While more popular in the rehabilitation setting, elastic bands and tubing have been criticized for not providing enough resistance for muscle hypertrophy. This misconception persists despite several studies finding that elastic resistance is as effective if not better than isotonic resistance machines (Colado & Triplett 2008, Sundstrup et al. 2012).

Dr. Saied Jalal Aboodarda and colleagues performed an experiment on 9 healthy male subjects comparing Thera-Band® elastic bands and Nautilus weight machines on muscle strength and muscle damage.

They had the subjects perform 5 sets of 10RM resistance during knee extension with both a Nautilus machine and Thera-Band elastic band. The subjects were tested for their maximum quadriceps strength (MVIC), DOMS, and indicators of muscle damage (plasma CK and T2 weighted MRI).

The researchers found that both the elastic and isotonic resistance exercises produced the same amount of muscle damage. The researchers concluded that both modes of training provide a similar training stress, despite lower force generation during the elastic-resisted exercise.

The authors concluded their paper with:

“Considering that an elastic resistance device has long been accepted as an affordable, portable, and versatile exercise training aid compared with other training equipment such as the Nautilus machine, the present data support the use of an elastic resistance device as a cost effective mode of training for achieving further muscle strength and hypertrophy in healthy individuals. This is contrary to many previous investigations that have rejected the potential of utilizing an elastic resistance device in athletic settings, because of a perception that an elastic resistance device does not provide adequate training stress.”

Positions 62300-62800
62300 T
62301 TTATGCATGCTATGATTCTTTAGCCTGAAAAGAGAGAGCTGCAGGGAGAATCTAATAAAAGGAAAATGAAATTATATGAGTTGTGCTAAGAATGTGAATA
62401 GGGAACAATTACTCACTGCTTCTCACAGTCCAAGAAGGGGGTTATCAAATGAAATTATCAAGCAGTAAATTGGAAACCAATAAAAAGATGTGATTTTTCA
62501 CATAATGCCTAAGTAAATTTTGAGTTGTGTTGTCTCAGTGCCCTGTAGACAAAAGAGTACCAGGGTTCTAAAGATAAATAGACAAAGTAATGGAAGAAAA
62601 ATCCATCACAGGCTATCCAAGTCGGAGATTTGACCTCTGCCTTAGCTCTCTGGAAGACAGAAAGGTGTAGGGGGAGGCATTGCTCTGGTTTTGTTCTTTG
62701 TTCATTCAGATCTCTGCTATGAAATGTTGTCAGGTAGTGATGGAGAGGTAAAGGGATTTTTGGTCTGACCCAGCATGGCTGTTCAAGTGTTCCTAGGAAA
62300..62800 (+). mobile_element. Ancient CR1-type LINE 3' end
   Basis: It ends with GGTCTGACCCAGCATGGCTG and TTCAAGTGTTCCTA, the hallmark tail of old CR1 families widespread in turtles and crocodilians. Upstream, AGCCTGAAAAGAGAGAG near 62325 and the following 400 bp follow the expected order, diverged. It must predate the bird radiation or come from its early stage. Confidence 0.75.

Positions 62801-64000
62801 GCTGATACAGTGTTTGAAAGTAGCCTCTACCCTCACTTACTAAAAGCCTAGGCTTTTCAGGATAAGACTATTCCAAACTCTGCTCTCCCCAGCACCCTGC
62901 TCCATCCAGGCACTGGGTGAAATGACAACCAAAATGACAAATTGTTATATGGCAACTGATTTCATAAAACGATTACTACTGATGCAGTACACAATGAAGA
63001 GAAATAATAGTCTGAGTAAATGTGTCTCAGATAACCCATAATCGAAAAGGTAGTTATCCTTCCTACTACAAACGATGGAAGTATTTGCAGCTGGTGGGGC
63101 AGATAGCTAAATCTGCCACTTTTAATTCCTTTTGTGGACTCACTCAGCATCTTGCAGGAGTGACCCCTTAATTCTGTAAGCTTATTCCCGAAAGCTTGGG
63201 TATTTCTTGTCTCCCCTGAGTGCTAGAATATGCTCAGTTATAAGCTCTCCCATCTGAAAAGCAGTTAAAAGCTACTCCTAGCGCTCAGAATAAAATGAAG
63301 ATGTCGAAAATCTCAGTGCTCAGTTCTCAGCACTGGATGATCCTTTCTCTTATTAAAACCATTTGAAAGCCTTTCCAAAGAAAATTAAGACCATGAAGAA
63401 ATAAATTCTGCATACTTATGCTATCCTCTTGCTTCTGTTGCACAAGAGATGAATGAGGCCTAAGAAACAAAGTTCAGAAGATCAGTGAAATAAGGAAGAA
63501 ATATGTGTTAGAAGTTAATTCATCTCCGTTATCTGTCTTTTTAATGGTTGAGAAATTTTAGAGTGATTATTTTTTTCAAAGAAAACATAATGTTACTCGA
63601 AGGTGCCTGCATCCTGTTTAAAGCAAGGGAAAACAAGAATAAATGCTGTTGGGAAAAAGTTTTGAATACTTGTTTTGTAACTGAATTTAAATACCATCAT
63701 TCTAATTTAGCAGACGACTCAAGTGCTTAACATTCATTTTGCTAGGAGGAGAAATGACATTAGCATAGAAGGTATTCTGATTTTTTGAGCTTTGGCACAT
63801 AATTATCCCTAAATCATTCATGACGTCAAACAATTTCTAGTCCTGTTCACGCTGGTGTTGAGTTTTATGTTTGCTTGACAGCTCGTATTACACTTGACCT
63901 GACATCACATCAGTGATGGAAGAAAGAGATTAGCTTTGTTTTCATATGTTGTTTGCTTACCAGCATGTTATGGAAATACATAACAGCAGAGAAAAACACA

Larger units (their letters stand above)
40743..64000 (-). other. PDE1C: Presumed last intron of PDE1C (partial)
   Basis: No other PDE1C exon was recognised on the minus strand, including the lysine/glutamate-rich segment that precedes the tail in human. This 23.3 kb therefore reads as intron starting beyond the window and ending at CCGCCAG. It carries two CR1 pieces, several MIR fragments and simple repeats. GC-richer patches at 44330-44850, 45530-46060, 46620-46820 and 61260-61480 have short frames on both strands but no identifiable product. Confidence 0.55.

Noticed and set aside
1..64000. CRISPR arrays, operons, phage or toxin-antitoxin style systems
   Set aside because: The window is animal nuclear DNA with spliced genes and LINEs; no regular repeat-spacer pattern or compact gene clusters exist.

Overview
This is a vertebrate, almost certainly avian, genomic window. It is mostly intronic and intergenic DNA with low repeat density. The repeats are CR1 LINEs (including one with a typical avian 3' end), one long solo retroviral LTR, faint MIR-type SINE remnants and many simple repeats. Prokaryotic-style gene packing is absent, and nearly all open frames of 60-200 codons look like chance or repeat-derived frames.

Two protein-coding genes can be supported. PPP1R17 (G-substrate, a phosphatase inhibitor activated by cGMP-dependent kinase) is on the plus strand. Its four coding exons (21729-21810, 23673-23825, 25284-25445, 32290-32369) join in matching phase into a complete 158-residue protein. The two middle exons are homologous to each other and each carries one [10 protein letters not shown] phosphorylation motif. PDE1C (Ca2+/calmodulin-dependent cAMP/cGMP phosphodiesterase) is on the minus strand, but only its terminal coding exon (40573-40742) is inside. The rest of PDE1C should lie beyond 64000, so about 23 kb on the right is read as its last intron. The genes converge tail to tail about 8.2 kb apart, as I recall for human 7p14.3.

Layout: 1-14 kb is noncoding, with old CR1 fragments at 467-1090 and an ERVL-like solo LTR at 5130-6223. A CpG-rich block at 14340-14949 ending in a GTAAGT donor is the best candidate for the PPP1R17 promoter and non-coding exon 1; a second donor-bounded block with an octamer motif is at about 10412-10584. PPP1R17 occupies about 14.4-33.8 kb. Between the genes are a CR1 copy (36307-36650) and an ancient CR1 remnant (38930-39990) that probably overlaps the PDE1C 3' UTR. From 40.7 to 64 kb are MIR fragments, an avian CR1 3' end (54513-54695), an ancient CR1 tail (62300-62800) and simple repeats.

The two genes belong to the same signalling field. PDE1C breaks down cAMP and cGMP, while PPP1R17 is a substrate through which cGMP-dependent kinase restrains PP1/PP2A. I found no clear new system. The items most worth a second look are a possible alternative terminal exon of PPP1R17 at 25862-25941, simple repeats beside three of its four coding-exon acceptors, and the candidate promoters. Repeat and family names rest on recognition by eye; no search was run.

REFERENCE: Aboodarda SJ, et al. Muscle strength and damage following two modes of variable resistance training. J Sports Sci Med. 2011. 10:635-642.


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